Grenache is a red wine grape that is grown in France, Spain, Italy, the U.S. and Australia. Grenache is the French name, though the same grape is known as Garnacha in Spain and Cannonau in Sardinia, where history suggests the grape originated in the 14th century.

Grenache has always been a fascinating grape-its very versatile and dominant on its own, as well as an international grape for blending. My love of this grape escalated in 2011 when Gerard Bertrand presented the 1929 Maury at a luncheon I was invited to at Per Se in Manhattan.

Lunch had ended after sampling a half dozen wines and Gerard Bertrand quieted everybody down and said that I have a special announcement. He said, I have decided to surprise you by serving the 1929 Maury Legend Vintage with a special dessert prepared at Per Se.  I remember vividly that the spectacular dessert was a chocolate mousse combined with whisky puree and almond ice cream.

To this day, many of my dreams reenacted he pairing of the wine with the dessert.

As life has its many curves, two of our friends, both journalists, from Manhattan, share the same year of birth, 1929, as the Nelsons.

Our Manhattan friends decided to spend ten days in the Berkshires in late July and early August. They wanted to attend Tanglewood, enjoy the fresh mountain air and whatever else accompanies their annual vacation in the country.

I thought it would be a novel idea for the Nelsons to meet our friends, especially since all four were peers.

They met at our house, we cooked lunch for the group and everyone got on well. Knowing that Jody Nelson’s birthday was upcoming, our NY friend said, ‘I’ll send you a surprise in the mail. Just confirm that you were born in 1929’.  That was very thoughtful, my wife exclaimed.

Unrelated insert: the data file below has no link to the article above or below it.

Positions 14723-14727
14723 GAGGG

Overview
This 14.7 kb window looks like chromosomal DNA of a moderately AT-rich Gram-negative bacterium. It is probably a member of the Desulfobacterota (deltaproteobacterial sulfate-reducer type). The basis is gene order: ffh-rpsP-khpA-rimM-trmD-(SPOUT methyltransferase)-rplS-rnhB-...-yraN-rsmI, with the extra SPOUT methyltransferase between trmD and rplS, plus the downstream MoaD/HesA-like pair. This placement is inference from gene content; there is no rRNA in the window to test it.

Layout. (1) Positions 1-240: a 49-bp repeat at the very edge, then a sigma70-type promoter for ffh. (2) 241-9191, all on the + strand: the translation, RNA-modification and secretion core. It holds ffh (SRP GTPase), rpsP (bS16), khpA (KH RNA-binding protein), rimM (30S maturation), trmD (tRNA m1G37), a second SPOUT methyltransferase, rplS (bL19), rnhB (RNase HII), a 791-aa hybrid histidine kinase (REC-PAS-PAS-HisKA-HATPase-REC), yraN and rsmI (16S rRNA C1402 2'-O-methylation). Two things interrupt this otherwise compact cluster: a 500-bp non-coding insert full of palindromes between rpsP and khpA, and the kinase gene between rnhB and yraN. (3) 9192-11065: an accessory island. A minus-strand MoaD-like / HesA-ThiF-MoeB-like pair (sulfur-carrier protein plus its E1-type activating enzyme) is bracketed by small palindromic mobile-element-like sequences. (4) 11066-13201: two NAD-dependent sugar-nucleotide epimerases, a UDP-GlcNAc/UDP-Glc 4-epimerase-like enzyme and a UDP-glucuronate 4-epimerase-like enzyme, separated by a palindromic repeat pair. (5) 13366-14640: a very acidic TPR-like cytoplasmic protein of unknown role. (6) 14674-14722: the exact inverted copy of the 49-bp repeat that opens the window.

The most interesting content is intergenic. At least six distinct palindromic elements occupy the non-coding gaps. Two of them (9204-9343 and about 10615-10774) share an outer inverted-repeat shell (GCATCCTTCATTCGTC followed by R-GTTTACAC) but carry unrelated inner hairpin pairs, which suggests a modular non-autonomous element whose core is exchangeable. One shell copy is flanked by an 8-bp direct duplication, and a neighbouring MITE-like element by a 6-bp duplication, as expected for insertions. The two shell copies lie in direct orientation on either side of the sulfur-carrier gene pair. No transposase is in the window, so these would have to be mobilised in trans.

Jody Nelson confirmed her birth year, as our friends went on their way.

As promised, a package arrived at the Nelsons the day before her birthday.

Hours after the package arrived, the Nelsons were in our house enjoying appetizers. We wanted to toast Jody’s upcoming birthday before departing for our surprise restaurant destination that evening.

The Nelsons rarely come empty handed when invited over. Last week they brought a bottle of aged tawny port, the week before, a 1991 Rhone bottle and this week, a box that was unopened.

They asked me to open the box and much to my surprise the same 1929 Maury Legend Vintage that I often dreamt about after sampling six years earlier at Per Se with Gerard Bertrand and this same wine writer. Was there a connection?

Harold urged us to open the bottle and reluctantly I said, ‘we won’t drink it all before we go to the restaurant. Let’s save it for the next time you come over.’ It was agreed and that brings us to today-a day after Jody Nelsons birthday.

Having been born with curiosity in my blood, I did a little homework on the wine and this is what I found out. If you go from ratings-94-96 is impressive.

The proof is in the pudding (which may go well with the 1929 Maury).

More to come….after the Nelsons return for dinner and the unveiling of the 1929 Maury Legend Vintage,,,,,,,

                                                        Harold and Jody Nelson (88)

                                                              'Make a wish Jody'

Thursday, August 17, 2017

Be a #LifeLover: Seek For Joy!